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Using Sports As A Carrot To Help Academic Performance

Sports can be a great carrot to get your teen to improve their academic performance. Whether your teen is a barely average student or is getting better than average grades, playing sports can actually help them improve their grades.  Studies have shown that both boys and girls who play sports tend to get better grades.

Most sports teams require a minimum grade average, and, for the teen who struggles with school, this is great incentive to improve their academic performance. They will ask for help or for extra tutoring so they can maintain the grade point average they need to play sports. If they fall below the minimum G.P.A. they need, they will work hard to get back on track. The sport is the incentive, but graduating with grades that meet the minimum are the real goal.

For those teens that do well in school, sports can still be a carrot. They do better when they have the structure of sports to help them improve their organizational skills. They plan better and complete tasks more efficiently because they are pressed for time. When they have too much time on their hands, they tend to goof off too much, and so their academic performance takes a nose dive.

There is another subset of teens who are overwhelmed with how little time they have to study or the time commitment their sport requires. These teens have a tough choice to make: either quit sports, or cut back on other commitments (e.g. work, clubs, etc) if it means a lot to them to be playing high school sports.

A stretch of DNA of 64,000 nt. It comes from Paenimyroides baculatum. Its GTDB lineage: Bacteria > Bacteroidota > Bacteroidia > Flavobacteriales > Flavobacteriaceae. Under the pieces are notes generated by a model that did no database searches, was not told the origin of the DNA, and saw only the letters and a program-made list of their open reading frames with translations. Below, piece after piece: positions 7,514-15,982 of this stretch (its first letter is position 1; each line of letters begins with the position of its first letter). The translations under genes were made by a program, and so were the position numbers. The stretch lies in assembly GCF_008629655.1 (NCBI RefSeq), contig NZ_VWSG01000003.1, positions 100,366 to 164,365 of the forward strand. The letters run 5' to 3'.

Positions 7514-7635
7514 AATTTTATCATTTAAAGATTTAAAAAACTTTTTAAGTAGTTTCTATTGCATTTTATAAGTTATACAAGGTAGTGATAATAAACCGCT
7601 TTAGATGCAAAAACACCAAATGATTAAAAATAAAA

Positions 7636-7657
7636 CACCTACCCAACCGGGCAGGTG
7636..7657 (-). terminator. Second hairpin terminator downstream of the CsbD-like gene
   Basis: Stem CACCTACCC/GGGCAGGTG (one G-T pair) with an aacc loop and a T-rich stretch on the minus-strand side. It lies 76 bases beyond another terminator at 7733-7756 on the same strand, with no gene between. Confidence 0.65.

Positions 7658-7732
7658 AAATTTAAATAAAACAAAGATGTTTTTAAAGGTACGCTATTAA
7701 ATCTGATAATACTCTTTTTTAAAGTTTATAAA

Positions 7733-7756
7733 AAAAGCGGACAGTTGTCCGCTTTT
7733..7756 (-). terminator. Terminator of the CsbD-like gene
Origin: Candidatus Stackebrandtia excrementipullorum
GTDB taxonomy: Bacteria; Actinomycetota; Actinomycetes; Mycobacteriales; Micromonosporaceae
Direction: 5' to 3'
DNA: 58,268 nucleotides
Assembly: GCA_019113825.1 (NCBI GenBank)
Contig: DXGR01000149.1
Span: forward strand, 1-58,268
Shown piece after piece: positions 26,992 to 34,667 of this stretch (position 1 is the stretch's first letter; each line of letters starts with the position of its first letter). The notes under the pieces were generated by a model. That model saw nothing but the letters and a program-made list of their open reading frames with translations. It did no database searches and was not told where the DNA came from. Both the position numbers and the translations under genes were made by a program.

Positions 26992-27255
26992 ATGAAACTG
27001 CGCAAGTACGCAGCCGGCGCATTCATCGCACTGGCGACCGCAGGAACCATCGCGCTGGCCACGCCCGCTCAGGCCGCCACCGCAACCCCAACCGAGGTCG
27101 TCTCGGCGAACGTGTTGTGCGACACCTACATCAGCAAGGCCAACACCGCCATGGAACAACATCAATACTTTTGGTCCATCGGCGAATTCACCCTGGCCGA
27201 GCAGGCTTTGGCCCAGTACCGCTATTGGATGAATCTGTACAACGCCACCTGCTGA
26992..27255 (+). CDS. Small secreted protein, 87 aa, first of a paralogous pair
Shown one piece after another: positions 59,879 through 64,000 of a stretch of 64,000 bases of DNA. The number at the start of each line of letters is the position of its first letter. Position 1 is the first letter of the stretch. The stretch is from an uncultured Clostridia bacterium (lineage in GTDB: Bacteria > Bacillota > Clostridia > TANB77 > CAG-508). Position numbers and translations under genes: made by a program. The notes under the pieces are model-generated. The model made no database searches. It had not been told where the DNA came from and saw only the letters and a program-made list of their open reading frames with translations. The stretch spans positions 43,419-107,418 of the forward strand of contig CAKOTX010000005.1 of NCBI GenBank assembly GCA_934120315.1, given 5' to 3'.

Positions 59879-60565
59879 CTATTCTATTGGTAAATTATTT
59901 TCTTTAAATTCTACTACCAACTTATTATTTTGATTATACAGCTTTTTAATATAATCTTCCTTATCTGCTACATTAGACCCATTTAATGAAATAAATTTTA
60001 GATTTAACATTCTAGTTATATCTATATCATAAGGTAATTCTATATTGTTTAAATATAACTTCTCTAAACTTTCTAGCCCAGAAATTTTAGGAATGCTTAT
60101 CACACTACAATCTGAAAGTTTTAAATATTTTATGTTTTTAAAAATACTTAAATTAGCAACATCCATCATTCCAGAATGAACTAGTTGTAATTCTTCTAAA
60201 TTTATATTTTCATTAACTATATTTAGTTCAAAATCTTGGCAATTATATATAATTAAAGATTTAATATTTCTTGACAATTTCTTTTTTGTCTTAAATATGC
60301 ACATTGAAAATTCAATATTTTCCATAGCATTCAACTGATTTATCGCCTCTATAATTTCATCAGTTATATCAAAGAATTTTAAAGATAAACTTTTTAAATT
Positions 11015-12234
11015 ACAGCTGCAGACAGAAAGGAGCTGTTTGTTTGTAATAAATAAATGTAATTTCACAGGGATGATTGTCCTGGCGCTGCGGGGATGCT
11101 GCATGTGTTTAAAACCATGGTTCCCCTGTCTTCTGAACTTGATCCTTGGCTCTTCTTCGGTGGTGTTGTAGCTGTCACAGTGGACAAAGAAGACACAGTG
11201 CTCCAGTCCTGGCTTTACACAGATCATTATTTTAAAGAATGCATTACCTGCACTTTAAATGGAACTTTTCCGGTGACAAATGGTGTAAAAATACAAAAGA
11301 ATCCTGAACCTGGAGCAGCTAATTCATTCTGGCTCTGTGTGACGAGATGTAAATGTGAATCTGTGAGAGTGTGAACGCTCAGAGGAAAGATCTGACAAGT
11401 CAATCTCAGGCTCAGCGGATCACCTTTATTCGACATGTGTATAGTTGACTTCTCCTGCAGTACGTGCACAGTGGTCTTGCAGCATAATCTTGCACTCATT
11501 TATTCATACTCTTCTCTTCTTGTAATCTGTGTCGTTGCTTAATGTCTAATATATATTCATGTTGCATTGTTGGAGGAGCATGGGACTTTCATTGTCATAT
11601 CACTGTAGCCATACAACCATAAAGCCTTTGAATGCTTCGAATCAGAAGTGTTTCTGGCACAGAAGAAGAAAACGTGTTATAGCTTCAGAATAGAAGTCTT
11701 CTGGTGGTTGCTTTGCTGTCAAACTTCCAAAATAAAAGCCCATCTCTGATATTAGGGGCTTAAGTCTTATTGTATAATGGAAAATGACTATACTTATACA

Whether sports serve as a way to improve or maintain a teen's academic standing or end up hurting a teen's grades, the point is that while participation in team sports will benefit a teen both socially teach a lot about social skills, but they can also help or hurt your teen's academic performance. Only you know into which category your teen falls, so keeping this in mind will help you know what to do when your teen seems a bit frazzled with all they have to do trying to juggle sports and school. After all, their priority should be to graduate high school, but some teens need a little more of a push to get to that ultimate goal, and being able to play sports can sometimes provide that push.

Adekemi Oguntala, MD writes the blog TheTeenDoc. She is an adolescent medicine physician, author, speaker and educator, and mom from the San Francisco Bay area.

Posted December 13, 2010